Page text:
After some tries and several bug reports, Korge already works on Kotlin/Native.

I have uploaded an .app file here showing the results.

For the icon I have used a WIP ilustration that is finishing my wife.

Edit: Final version of the image for mmo-poc.

The sample is the same as the other article that worked on JS and JVM, but this time in native for macOS without additional dependencies or frameworks.

It includes three dragonbones samples: one with simple skeletal animation, other imported from live2d that follows the cursor and has tons of computations, and other showing slot replacement from an animation imported from Spine.

The only difference is that text in buttons is not shown, and the edges of the buttons are not antialiased. The K/N version uses the integrated software-based rasterizer of KorIM. This rasterizer is not optimized, and do not perform antialiasing yet. Though it should work with any shape, gradients and bitmap fills. I have not implemented native fonts on KorIM for macOS, so fonts are not shown. Though you should be able to use TTF fonts or bitmap fonts as required already. Probably I will embed a TTF font or small bitmap font as default font so it works in all targets consistently.

Performance journey

Right now, the demo performance is starting to get similar to the Java version. Except for JSON loading.
Note that I have manually disabled bound checkings and freezing checkings to achieve this.

Also please note that Kotlin/Native is not even 1.0 yet, so no heavy work has been done for performance just yet.

Allocating is expensive at this point

JS and JVM do all kind of tricks to do cheap allocations in an insane way. Starting from allocation memory in fixed chunks and some other tricks. You can check nedmalloc and tcmalloc for details.
Maybe they can even group together in memory frequently used objects to improve the data cache usage of the processor.
JS and JVM can also totally prevent heap allocations in some cases and allocate objects in the stack if they can know for sure that they are not used somewhere else.
Also kotlin-native right now expend some additional time doing reference counting. That also helps to collect memory faster and prevent the heap from growing too fast.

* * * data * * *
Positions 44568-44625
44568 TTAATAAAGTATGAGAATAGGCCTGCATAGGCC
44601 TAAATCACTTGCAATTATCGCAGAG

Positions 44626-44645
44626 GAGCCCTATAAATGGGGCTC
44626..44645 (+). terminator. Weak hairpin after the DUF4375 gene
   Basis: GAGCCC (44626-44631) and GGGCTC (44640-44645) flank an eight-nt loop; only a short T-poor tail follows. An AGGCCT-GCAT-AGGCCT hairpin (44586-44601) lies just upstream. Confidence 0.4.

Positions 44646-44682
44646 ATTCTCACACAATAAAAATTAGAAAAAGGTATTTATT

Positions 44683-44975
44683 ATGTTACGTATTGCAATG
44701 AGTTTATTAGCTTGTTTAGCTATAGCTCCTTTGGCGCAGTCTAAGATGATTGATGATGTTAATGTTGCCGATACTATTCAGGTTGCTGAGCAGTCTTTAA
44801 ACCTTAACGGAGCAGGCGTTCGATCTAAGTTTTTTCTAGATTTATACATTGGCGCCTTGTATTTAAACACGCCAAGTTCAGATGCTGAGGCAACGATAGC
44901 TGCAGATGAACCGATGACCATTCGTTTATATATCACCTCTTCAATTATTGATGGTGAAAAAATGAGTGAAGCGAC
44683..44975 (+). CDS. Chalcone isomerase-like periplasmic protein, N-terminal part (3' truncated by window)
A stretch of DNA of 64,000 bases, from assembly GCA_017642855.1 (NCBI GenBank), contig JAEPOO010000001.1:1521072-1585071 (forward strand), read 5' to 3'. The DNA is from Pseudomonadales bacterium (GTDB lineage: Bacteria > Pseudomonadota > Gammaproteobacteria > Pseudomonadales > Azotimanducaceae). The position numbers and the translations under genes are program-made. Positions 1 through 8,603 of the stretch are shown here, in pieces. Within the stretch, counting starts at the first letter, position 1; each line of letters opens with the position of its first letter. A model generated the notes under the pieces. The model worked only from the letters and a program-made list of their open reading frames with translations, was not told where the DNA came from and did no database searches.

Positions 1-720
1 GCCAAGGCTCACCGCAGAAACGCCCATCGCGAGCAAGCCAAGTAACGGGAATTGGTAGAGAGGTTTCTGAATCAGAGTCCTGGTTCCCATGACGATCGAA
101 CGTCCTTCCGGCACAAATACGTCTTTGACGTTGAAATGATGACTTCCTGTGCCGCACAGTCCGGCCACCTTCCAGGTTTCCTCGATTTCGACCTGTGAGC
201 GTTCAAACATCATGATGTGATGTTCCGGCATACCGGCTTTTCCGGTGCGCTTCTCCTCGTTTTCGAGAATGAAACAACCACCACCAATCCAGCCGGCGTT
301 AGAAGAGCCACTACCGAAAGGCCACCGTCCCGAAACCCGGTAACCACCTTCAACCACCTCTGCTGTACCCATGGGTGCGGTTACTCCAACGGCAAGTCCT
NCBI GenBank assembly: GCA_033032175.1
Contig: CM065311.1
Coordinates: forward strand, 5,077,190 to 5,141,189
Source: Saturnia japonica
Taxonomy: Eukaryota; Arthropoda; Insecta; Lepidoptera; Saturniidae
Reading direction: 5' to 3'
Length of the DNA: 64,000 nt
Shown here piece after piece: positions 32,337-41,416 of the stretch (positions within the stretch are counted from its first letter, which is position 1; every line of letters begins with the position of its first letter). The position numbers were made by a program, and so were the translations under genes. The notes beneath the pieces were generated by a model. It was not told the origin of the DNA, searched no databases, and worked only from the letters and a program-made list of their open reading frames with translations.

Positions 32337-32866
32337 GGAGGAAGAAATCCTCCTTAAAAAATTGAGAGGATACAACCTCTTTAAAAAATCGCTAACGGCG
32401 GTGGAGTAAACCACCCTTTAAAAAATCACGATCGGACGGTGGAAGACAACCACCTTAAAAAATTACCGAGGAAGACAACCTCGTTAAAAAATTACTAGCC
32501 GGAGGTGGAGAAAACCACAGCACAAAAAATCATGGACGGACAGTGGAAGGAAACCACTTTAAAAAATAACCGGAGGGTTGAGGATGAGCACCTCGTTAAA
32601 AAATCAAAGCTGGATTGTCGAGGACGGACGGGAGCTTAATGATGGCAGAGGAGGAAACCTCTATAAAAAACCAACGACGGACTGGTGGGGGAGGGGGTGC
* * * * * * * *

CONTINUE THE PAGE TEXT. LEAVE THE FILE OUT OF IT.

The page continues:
(The demo I have created starts with 30MB of memory only including the images from the first demo and starts immediately which is super nice.)

All these tricks require some time to implement, and kotlin-native is still in the phase of fixing bugs and refining things. But I'm confident it will get much better in future versions.

Boundchecking and freeze checking overhead

I have not benchmarked it yet, but disabling both checks makes the application faster. The boundchecking can be optimized by LLVM (though not always work as expected yet), but the freeze seems more hard to optimize by LLVM without additional help from outside.
The freeze checks only help when debugging the application to detect potential data-race errors. So I hope there will be a way to disable those checks for final release builds. Since those checks are not doing anything useful once you get it right.

I would love to see something like --unsafe-disable-freeze-checks --unsafe-disable-boundchecking to totally get the best performance possible and to be able to compare the overhead caused from this. Maybe even being able to disable some of those checks per function with an annotation @UnsafeDisableFreezeCheck and @UnsafeDisableBoundChecking.
If the compiler use intrinsics it could select one array getting function or another.

In addition to the overhead, halting in each iteration of an array to check freezing or bounds, totally prevent optimizations like vectorization.

In the future would be nice to be able to reduce those checks if possible. Specially to move them outside loops. But also if a function is called millions of times per frame, would be nice if it doesn't try to check for freeze on each one.

Some standard lowering are still not being done

For example, the IDE suggests you to change a >= 0 && a < 10 into a in 0 until 10. Both JVM and JS lowers this into a simple couple of comparisons.

Another example is for (n in listOf(1, 2, 3, 4)). By default when iterating an array/list, it creates an iterator. But in fact, arrays and lists have random access, and a size so you can convert them into: for (n in 0 until array.size) { val item = array[n]; ... }

I initially thought that all those transformations would be done by the compiler in a standard way that worked for all targets. But somehow it seems that K/N has its own IR lowerings. So right now it optimizes for + ranges, but not other standard stuff.

Also for a for (n in 0 until 10) K/N is consuming and transforming something like var iterator = IntRange(0, 10); while (iterator.hasNext()) { ... }. Which is pretty hard to optimize and slow to peephole it. I would initially thought that the for + range optimization would be done with the AST IR when it was already a for.

So it seems that right now each target does its own lowerings.

For JTransc for example I did a different approach. There was a common AST-based IR with very few stuff. And then an extended IR with more things (for example lambdas).

By default each target, just supports the base IR, so when the code generator for each target gets the AST, it gets the base IR and just have to know how to generate very simple stuff. But then, each target have a whitelist of supported "features".

For example, in this target I support "lambdas".
In a common place, all the lowering happens. It gets all the supported features by that version of JTransc, and gets the target supported features, then subtracts it, and lowers all the features not supported by the generator.
So when adding a new feature to JTransc, all the generators continued working witout changes, and then I can optimize specific cases by marking specific features as supported.